From labs-on-a-chip that mix tiny amounts of fluids in biomedical assays to the miniature radios envisioned for future cell phones, a growing number of devices require microscopic parts. More-complex parts are usually made, layer by layer, atop wafers of silicon. Now Invenios, a startup in Santa Barbara, CA, is experimenting with a faster, cheaper process that can create 3-D shapes as small as a cubic micrometer with a single pass of a laser. The technique, invented at Aerospace, an El Segundo, CA-based defense contractor, starts with a special kind of glass whose atoms are in a jumbled, unordered state. Guided by computer-aided-design files, a laser beam strikes certain areas inside the glass, displacing the atoms’ electrons. Then, when heated, the treated parts of the glass form ordered, crystalline structures. The crystalline material is etched away by acid, leaving behind glass structures such as tiny turbines, microfluidic valves, or optical waveguides for fiber-optic systems. Thousands of millimeter-scale components could fit on a single wafer and could cost as little as 30 cents each in volume.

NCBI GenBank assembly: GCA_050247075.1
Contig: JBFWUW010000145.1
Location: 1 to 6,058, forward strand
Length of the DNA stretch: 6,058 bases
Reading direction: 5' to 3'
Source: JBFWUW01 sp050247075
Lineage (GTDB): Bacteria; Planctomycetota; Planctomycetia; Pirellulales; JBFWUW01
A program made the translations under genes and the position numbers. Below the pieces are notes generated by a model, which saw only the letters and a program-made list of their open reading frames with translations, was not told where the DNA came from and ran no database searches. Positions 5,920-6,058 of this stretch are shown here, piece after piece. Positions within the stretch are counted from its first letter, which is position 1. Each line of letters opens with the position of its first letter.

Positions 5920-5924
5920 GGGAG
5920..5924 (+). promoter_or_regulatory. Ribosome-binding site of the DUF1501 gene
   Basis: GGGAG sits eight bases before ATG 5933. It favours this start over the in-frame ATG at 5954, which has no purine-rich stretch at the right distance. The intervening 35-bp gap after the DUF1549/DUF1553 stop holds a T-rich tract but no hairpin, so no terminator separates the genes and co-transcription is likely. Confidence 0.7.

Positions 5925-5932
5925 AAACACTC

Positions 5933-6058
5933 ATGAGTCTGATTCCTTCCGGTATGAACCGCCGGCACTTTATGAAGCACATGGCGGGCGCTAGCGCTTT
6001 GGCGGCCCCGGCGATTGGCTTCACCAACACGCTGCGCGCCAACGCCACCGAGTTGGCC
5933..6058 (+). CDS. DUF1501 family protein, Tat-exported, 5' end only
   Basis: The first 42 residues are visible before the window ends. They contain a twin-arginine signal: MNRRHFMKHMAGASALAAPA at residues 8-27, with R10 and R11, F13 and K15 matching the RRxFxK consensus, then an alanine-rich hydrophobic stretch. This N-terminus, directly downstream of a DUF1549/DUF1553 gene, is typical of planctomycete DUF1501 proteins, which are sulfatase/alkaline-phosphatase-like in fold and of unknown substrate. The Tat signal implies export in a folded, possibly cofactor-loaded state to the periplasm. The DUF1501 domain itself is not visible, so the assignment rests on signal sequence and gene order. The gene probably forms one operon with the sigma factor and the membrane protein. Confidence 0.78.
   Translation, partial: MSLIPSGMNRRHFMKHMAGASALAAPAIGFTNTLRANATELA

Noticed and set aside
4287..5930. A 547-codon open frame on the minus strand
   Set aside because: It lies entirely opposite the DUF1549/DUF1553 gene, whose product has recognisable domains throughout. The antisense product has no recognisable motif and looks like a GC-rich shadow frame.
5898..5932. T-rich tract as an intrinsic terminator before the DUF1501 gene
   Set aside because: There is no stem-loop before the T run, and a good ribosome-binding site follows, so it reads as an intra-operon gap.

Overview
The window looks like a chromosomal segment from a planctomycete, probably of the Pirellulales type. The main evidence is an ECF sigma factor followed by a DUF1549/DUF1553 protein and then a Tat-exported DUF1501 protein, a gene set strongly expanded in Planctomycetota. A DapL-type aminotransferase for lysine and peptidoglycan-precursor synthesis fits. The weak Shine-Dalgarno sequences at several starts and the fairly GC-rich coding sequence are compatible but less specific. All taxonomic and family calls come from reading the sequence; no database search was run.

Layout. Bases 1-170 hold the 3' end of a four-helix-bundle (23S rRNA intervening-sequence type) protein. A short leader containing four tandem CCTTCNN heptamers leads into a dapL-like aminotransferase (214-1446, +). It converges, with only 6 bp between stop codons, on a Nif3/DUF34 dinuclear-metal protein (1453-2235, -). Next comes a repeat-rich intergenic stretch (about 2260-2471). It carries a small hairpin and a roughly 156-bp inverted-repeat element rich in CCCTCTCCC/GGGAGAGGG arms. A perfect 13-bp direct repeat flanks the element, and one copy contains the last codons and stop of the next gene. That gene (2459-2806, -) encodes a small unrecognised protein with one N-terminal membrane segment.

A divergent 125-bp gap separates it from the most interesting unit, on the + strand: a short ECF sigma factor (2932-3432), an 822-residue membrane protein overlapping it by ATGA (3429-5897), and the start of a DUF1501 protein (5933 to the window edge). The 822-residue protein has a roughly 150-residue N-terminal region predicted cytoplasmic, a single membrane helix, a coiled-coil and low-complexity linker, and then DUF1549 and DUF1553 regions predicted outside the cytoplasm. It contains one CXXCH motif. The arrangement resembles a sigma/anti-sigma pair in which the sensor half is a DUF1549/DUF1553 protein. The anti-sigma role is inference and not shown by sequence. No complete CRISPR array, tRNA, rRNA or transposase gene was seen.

The inside story of how ChatGPT was built from the people who made it
Exclusive conversations that take us behind the scenes of a cultural phenomenon.
How Rust went from a side project to the world’s most-loved programming language
For decades, coders wrote critical systems in C and C++. Now they turn to Rust.
Design thinking was supposed to fix the world. Where did it go wrong?
An approach that promised to democratize design may have done the opposite.
Sam Altman invested $180 million into a company trying to delay death
Can anti-aging breakthroughs add 10 healthy years to the human life span? The CEO of OpenAI is paying to find out.
Get the latest updates from
MIT Technology Review
Discover special offers, top stories, upcoming events, and more.